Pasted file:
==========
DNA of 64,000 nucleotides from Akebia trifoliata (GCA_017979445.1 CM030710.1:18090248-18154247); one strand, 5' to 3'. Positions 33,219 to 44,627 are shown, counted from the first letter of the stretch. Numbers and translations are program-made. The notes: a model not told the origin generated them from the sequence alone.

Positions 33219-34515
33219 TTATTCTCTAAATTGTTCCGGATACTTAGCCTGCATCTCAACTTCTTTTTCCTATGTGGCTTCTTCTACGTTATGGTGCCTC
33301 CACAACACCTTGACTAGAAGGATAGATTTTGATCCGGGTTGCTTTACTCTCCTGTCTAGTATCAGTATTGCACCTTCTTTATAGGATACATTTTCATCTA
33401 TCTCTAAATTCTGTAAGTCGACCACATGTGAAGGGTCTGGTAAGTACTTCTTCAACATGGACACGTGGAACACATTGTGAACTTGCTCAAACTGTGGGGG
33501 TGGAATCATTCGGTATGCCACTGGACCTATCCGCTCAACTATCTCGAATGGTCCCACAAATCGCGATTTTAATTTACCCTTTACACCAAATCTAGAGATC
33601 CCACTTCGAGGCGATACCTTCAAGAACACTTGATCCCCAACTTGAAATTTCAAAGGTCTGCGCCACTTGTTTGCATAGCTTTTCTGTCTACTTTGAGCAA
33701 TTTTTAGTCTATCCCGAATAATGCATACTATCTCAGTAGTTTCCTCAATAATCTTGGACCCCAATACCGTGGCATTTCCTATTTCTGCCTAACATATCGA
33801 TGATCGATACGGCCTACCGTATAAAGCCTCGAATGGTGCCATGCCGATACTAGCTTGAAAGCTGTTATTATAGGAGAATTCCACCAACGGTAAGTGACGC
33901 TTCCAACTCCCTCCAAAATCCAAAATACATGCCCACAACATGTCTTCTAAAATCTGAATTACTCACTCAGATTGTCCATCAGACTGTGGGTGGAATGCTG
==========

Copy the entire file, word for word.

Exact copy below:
DNA of 64,000 nucleotides from Akebia trifoliata (GCA_017979445.1 CM030710.1:18090248-18154247); one strand, 5' to 3'. Positions 33,219 to 44,627 are shown, counted from the first letter of the stretch. Numbers and translations are program-made. The notes: a model not told the origin generated them from the sequence alone.

Positions 33219-34515
33219 TTATTCTCTAAATTGTTCCGGATACTTAGCCTGCATCTCAACTTCTTTTTCCTATGTGGCTTCTTCTACGTTATGGTGCCTC
33301 CACAACACCTTGACTAGAAGGATAGATTTTGATCCGGGTTGCTTTACTCTCCTGTCTAGTATCAGTATTGCACCTTCTTTATAGGATACATTTTCATCTA
33401 TCTCTAAATTCTGTAAGTCGACCACATGTGAAGGGTCTGGTAAGTACTTCTTCAACATGGACACGTGGAACACATTGTGAACTTGCTCAAACTGTGGGGG
33501 TGGAATCATTCGGTATGCCACTGGACCTATCCGCTCAACTATCTCGAATGGTCCCACAAATCGCGATTTTAATTTACCCTTTACACCAAATCTAGAGATC
33601 CCACTTCGAGGCGATACCTTCAAGAACACTTGATCCCCAACTTGAAATTTCAAAGGTCTGCGCCACTTGTTTGCATAGCTTTTCTGTCTACTTTGAGCAA
33701 TTTTTAGTCTATCCCGAATAATGCATACTATCTCAGTAGTTTCCTCAATAATCTTGGACCCCAATACCGTGGCATTTCCTATTTCTGCCTAACATATCGA
33801 TGATCGATACGGCCTACCGTATAAAGCCTCGAATGGTGCCATGCCGATACTAGCTTGAAAGCTGTTATTATAGGAGAATTCCACCAACGGTAAGTGACGC
33901 TTCCAACTCCCTCCAAAATCCAAAATACATGCCCACAACATGTCTTCTAAAATCTGAATTACTCACTCAGATTGTCCATCAGACTGTGGGTGGAATGCTG